An imprecise science: Assessing interventions for the prevention, disengagement and de-radicalisation of left and right-wing extremists

About this report
This report examines intervention approaches currently being used to challenge political extremism globally, drawing on 19 interviews with practitioners based in Belgium, Canada, Germany, France, Sweden, the UK and USA. In particular, it looks at the approaches which are being used to de-radicalise and disengage right wing extremists, as well as current strategies being employed to tackle radicalisation and extremism online. It highlights a wide range of different approaches to this work, some key structural challenges facing practitioners seeking to deliver interventions, as well as a number of discrepancies in the scale and sophistication of interventions initiatives globally.

Acknowledgements
This report would not have been possible without the funding support from Jigsaw, research assistance from Charlotte Moeyens, Jakob Ghul and Cecile Guerin, and the time, insights and expertise of our fantastic interviewees.

About the Authors

Jacob Davey, Senior Research Manager at ISD
Jacob Davey leads on research into far-right extremism and hate crime. His work focusses on mapping the global far-right and the development of new methodologies for tracking far-right extremism. In this role Jacob has advised national and local policy makers on right wing extremism. Jacob’s reports include tracking the internationalisation and mainstreaming of right-wing extremism, and online interventions for countering extremism.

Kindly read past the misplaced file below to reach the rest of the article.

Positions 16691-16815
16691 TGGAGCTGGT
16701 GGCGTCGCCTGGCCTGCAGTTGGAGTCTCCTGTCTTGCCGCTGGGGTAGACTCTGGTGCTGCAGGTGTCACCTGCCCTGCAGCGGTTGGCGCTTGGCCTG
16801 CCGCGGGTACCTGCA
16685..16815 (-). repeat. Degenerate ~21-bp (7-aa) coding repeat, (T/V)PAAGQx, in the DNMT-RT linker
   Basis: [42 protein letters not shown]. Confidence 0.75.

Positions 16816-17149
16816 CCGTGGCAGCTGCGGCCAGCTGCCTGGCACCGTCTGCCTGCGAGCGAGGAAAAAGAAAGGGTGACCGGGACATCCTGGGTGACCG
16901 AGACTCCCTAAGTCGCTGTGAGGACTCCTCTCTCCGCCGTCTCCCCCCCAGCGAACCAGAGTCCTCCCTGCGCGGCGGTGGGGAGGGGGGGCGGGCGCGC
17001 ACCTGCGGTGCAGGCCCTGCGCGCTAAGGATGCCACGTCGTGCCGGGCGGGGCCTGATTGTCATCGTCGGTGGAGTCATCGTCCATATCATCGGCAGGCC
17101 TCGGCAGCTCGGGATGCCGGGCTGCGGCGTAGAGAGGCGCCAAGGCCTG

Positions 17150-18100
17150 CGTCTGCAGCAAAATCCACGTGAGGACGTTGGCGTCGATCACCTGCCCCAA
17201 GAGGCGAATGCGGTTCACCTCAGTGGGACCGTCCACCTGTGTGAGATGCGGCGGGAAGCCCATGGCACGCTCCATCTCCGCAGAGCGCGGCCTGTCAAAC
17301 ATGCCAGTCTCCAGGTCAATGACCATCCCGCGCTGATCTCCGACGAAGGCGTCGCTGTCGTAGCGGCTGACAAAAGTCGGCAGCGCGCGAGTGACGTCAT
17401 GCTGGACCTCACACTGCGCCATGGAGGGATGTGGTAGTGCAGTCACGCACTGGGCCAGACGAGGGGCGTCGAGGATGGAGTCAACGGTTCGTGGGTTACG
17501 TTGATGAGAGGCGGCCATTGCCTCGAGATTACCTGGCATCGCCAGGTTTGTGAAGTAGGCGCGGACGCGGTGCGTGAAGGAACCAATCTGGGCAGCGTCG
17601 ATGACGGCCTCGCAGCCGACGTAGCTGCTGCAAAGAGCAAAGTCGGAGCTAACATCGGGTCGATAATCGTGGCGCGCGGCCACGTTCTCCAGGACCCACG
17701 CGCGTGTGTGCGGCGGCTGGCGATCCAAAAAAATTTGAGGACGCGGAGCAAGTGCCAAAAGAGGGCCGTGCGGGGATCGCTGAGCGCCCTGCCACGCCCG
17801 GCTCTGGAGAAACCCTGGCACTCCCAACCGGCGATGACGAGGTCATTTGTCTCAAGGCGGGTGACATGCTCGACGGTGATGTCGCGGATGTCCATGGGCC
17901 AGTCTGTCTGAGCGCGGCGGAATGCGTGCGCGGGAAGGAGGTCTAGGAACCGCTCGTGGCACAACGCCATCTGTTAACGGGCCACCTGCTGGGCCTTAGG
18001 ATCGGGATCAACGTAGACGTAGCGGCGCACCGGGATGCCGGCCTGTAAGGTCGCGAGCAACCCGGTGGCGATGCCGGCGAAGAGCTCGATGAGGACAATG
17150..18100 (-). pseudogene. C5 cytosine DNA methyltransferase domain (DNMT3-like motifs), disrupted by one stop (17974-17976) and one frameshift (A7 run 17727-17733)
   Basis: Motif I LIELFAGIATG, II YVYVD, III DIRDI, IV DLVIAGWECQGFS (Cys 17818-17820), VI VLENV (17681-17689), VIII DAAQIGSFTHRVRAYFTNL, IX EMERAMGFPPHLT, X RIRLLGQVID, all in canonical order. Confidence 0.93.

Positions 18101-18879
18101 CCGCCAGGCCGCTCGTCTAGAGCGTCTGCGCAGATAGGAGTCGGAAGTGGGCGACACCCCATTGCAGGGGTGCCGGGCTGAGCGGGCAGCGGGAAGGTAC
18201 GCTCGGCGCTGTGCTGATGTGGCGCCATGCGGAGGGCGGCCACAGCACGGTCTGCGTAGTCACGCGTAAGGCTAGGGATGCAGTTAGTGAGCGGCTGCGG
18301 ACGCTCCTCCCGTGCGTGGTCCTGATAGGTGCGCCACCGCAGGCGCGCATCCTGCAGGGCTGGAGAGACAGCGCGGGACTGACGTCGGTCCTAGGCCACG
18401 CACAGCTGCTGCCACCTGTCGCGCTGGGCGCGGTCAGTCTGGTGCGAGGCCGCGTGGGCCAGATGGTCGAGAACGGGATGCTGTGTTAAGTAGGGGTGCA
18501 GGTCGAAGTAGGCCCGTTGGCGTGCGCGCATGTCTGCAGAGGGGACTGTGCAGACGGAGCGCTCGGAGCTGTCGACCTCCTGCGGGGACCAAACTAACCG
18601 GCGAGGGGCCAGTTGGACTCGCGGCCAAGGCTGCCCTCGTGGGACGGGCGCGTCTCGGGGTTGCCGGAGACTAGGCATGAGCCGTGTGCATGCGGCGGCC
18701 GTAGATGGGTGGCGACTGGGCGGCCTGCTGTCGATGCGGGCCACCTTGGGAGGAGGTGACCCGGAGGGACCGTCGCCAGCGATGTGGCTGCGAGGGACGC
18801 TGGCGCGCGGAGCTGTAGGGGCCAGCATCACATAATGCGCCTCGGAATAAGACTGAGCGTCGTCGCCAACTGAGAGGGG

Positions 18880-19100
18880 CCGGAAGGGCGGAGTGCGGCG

Henry Tuck, Head of Policy & Research at ISD
Henry Tuck manages ISD’s research programme and leads ISD’s policy-focused work to counter online harms in collaboration with a range of key stakeholders, advising leading governments, international organisations and major private sector tech companies. Since starting at ISD in 2013, he has led a series of ISD’s education and counter-narrative programmes and conducted research on foreign fighters, deradicalisation and the far-right.

Dr Amarnath Amarasingam, Senior Research Fellow at ISD
Dr Amarnath Amarasingam is the author of Pain, Pride, and Politics: Social Movement Activism and the Sri Lankan Tamil Diaspora in Canada (2015). He is the editor of Sri Lanka: The Struggle for Peace in the Aftermath of War (2016), The Stewart/Colbert Effect: Essays on the Real Impacts of Fake News (2011) and Religion and the New Atheism: A Critical Appraisal (2010). Amarasingam is an experienced field researcher, having conducted hundreds of interviews on social movement activism, organisational dynamics, and youth identity in the Sri Lankan Tamil diaspora. He has also conducted interviews with former fighters throughout the former war zones of Sri Lanka in 2012 and 2013 and at the Turkey-Syria border as well as former and current activists of the Syrian revolution. He has also conducted field research in Somalia, Lebanon, Israel/Palestine, and amongst different ethnic and religious groups in North America and Europe.

Extracts From ISD’s Submitted Response to the UK Government Online Harms White Paper

On 8th April 2019, the UK Government’s Department for Culture, Media and Sport (DCMS) released its much-anticipated Online Harms White Paper, setting out a range of proposed legislative and non-legislative measures to tackle online harms ranging from illegal (e.g. terrorist content) through to harmful but not necessarily illegal online behaviour.